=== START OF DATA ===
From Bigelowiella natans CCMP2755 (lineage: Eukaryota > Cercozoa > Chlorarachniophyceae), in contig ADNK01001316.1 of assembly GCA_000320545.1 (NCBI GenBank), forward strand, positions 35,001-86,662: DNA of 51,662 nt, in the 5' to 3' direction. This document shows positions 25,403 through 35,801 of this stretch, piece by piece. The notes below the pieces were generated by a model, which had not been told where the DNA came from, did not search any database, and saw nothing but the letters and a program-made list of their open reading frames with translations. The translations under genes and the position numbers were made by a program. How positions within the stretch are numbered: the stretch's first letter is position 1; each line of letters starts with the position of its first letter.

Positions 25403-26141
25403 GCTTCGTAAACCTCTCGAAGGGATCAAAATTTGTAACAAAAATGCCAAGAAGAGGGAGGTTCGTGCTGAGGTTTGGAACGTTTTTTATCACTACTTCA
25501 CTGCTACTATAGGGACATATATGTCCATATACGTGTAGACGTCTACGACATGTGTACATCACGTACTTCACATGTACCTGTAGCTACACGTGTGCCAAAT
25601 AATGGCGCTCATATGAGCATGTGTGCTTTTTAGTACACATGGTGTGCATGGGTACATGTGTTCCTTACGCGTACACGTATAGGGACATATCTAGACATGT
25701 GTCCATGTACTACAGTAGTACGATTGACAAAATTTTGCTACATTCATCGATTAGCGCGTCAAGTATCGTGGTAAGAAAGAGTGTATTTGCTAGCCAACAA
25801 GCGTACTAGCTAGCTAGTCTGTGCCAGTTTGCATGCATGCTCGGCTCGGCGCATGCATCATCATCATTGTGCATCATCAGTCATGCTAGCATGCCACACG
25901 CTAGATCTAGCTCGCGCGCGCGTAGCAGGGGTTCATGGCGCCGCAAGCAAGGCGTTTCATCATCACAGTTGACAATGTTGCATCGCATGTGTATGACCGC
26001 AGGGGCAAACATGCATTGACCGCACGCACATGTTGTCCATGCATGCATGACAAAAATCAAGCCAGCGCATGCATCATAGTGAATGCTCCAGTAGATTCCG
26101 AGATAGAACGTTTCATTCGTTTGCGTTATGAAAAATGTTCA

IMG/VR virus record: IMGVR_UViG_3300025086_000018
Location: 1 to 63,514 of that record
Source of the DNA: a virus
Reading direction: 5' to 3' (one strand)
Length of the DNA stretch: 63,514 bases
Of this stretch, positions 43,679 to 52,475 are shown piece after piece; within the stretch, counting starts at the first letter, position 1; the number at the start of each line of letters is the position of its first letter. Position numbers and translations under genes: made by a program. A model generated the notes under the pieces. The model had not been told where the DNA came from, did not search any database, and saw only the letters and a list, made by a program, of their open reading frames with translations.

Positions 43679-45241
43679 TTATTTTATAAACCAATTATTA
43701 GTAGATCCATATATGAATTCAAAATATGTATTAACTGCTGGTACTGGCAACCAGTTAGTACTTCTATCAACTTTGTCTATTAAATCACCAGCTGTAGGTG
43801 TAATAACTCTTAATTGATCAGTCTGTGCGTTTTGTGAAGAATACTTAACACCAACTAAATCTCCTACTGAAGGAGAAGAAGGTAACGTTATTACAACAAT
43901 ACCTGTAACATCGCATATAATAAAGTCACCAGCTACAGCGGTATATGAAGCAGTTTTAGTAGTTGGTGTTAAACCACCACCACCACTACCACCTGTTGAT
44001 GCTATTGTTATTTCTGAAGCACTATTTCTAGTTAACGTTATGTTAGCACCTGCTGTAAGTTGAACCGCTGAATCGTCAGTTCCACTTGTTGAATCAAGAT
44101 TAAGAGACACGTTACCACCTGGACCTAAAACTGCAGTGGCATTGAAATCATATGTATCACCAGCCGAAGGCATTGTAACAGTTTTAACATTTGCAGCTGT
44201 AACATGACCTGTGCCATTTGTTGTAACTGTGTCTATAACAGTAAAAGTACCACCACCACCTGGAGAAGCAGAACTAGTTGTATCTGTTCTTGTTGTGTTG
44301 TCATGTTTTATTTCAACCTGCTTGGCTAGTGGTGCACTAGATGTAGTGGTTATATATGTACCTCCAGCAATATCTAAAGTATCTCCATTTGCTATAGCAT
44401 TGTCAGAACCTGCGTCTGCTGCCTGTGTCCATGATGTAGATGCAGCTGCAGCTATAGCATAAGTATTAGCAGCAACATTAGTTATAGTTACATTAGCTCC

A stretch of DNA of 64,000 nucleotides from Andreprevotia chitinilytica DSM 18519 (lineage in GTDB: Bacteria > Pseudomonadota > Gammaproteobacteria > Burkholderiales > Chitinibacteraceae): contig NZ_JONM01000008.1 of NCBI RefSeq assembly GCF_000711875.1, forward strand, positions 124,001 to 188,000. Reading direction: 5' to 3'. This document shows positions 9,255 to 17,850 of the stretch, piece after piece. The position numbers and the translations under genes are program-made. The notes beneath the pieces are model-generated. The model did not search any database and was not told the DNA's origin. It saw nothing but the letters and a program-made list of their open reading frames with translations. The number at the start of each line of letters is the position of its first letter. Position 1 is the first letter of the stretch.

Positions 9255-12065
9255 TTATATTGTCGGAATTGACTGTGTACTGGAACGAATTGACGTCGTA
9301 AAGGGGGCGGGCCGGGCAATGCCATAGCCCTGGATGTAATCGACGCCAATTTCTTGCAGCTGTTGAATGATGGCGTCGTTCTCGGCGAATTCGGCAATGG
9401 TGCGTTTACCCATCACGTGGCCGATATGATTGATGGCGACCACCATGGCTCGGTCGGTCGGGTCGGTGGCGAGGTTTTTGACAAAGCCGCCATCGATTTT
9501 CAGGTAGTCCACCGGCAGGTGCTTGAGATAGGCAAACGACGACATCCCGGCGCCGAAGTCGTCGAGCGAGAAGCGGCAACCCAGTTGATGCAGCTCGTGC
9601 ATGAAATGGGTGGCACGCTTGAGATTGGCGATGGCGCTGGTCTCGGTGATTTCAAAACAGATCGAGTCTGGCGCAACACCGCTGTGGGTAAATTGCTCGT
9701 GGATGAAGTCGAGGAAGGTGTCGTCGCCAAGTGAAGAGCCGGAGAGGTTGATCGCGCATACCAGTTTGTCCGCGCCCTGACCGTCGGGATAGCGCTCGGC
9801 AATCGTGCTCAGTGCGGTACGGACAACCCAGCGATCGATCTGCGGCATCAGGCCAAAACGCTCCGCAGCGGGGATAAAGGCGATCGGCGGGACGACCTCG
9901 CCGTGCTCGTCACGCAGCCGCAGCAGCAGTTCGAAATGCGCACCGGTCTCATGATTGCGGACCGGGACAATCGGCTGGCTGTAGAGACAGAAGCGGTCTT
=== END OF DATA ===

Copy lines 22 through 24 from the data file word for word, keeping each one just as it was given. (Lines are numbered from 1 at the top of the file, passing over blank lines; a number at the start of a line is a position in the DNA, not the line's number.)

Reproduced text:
44001 GCTATTGTTATTTCTGAAGCACTATTTCTAGTTAACGTTATGTTAGCACCTGCTGTAAGTTGAACCGCTGAATCGTCAGTTCCACTTGTTGAATCAAGAT
44101 TAAGAGACACGTTACCACCTGGACCTAAAACTGCAGTGGCATTGAAATCATATGTATCACCAGCCGAAGGCATTGTAACAGTTTTAACATTTGCAGCTGT
44201 AACATGACCTGTGCCATTTGTTGTAACTGTGTCTATAACAGTAAAAGTACCACCACCACCTGGAGAAGCAGAACTAGTTGTATCTGTTCTTGTTGTGTTG